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Irish Drummers

The Bloomsday Celebration, an annual event all over the world, is held each year on June 16 to commemorate the life of the Irish novelist, James Joyce, and the fictitious events in his novel Ulysses. The story takes place in Dublin in a single day, June 16, 1904. The word Bloomsday is derived from the name of the central character in the book, Leopold Bloom. Joyce chose June 16 because he first went out with his wife-to-be, Nora Barnacle, on that day.The first Bloomsday celebration took place in Dublin in 1954 and continues today. Activities at this event held by the Irish Club include music and merriment, refreshments and readings from works of Joyce and a silent auction. At the event awards are also presented to the outstanding volunteer of the past year who has shown extraordinary work and dedication to the club. The chosen winner receives the Golden Harp award. The Emerald Shamrock award is presented to the business organization which has provided outstanding support to the Irish Club.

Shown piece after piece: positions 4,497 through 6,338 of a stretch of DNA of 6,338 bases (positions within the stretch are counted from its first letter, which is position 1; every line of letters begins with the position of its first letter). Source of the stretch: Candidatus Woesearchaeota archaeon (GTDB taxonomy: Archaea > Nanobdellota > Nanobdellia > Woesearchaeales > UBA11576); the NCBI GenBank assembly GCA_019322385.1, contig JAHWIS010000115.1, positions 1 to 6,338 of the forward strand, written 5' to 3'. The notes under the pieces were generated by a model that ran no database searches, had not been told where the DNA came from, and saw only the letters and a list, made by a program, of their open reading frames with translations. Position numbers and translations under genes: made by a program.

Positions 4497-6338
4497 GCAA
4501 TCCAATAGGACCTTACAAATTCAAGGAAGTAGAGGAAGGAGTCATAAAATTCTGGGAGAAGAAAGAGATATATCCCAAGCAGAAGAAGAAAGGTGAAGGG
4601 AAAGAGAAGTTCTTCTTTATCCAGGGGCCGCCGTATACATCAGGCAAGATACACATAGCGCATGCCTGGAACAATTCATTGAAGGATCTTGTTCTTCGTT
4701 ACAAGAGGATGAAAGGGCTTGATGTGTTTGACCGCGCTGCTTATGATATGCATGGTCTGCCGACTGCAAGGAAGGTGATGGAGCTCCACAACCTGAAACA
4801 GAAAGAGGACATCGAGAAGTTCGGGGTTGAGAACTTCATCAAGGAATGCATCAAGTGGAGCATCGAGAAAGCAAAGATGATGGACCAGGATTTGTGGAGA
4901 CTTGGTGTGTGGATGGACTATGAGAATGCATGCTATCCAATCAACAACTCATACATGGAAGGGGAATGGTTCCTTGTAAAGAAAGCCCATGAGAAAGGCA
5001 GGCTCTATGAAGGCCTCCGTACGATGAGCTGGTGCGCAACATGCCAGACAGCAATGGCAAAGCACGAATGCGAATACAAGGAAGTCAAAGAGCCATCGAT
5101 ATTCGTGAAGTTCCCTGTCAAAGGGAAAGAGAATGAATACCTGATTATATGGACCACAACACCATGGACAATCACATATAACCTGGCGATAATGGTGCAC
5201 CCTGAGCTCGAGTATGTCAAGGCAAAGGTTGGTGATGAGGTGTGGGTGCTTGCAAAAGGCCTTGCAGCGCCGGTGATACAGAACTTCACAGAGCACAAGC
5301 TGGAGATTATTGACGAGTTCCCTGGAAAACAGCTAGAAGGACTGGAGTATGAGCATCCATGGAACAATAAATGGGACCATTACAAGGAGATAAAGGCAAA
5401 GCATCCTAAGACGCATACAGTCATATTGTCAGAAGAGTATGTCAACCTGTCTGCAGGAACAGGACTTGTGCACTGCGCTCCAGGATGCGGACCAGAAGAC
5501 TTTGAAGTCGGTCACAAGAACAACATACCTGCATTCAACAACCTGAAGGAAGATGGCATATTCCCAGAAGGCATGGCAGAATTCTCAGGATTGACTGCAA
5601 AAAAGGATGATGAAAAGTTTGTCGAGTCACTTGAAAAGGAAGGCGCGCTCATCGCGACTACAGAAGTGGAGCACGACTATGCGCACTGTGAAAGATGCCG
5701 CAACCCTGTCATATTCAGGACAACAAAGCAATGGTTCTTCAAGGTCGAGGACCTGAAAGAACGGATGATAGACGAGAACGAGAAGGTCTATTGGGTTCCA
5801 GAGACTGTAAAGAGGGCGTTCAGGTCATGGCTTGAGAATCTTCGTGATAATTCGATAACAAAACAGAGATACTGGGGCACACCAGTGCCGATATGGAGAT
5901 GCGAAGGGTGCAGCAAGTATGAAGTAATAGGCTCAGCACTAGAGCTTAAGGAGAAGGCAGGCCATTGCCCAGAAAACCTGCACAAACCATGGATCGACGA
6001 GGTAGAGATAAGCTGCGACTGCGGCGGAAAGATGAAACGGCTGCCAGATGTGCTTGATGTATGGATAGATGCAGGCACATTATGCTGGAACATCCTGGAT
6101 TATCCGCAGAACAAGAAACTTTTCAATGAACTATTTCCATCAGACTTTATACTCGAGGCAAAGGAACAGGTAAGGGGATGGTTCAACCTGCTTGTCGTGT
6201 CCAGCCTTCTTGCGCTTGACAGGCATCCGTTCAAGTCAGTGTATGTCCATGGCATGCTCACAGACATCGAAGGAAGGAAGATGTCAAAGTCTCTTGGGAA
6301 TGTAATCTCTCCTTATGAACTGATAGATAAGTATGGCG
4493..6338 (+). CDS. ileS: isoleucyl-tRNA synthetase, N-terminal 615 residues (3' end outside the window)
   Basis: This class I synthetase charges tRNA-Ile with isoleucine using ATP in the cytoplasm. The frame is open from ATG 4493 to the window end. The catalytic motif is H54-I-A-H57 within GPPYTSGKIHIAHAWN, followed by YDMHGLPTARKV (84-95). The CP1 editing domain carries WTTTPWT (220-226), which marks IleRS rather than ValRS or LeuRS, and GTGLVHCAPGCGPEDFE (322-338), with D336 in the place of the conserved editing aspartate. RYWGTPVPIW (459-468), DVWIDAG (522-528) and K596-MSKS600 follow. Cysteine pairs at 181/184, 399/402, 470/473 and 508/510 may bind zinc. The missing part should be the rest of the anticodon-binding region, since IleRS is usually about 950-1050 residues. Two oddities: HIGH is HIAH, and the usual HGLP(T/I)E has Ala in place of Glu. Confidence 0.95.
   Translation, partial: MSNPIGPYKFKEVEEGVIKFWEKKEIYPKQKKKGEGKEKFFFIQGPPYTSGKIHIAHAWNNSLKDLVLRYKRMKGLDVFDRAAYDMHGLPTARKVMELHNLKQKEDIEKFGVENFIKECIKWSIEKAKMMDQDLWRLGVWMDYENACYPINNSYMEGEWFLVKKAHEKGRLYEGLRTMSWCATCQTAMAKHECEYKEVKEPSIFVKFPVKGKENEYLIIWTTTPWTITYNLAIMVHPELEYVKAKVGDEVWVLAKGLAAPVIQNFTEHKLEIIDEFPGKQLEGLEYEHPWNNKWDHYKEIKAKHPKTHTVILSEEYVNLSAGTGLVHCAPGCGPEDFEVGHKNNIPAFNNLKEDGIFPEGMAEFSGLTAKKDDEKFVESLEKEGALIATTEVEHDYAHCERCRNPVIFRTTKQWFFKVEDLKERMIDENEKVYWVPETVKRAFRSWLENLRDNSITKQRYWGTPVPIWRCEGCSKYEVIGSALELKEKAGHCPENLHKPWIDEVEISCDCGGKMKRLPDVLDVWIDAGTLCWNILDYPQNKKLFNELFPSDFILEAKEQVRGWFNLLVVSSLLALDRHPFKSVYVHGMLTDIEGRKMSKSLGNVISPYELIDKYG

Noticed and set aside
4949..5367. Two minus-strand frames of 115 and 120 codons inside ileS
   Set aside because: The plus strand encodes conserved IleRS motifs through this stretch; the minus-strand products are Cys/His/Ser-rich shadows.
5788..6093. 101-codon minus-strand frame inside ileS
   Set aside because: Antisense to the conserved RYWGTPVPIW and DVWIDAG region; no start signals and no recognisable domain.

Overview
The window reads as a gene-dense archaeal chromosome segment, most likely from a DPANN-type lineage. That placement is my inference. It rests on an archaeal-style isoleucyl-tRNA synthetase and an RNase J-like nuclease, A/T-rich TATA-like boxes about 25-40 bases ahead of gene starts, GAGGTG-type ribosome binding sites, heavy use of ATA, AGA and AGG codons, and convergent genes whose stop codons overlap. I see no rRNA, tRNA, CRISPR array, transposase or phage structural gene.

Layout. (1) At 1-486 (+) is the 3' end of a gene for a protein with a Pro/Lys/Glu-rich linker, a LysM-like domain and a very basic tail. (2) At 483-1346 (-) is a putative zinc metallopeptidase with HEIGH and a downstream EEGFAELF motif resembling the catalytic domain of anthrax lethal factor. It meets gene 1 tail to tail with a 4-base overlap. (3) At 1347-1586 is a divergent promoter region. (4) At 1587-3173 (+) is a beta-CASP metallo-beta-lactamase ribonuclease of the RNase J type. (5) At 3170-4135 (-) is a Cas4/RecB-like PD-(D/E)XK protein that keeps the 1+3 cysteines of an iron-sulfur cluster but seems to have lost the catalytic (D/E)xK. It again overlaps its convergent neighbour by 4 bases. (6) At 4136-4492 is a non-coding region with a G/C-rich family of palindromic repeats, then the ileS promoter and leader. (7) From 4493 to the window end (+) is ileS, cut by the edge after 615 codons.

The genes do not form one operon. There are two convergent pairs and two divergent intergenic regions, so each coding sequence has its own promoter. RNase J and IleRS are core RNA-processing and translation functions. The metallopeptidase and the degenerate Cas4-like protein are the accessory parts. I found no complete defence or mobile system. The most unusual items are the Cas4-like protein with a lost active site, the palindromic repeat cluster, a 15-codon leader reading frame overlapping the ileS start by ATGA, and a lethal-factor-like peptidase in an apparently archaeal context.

The primary event of the Irish Club held each year in July is the Baton Rouge Irish Film Festival. The Festival has grown in scope over the last several years adding more films each year. Wee Irish Film Night is held on Friday at the Manship Theatre featuring a showing of several short films. Audience members are asked to vote on their favorite short with an award presented to the Director of the winning film. A Bagpiper performs on the plaza at the Shaw Centre and leads the festivities into the Manship Theatre for the first film of Festival Day. During Festival Day five more feature films are shown which are complemented by musical performances, fun and refreshments during the day.

Irish Pie
Irish Kids Dance
Irish Guitar

The Irish Film Festival helps to bring the Irish Culture to the public where audiences can enjoy a wide variety of films along with music and dance.

A Dinner Theatre is held each year in association with Cafe’ Americain restaurant. The event is spearheaded by local actress, Nancy Litton, and the dramatic presentations always have roots in the Irish culture with Irish playwrights or Irish themes. Plays that have been a part of this program have included In the Shadow of the Glen by John Millington Synge, Molly Sweeney by Brian Friel, Dear Liar by Jerome Kilty and Lafferty’s Wake by Susan Turlish among others.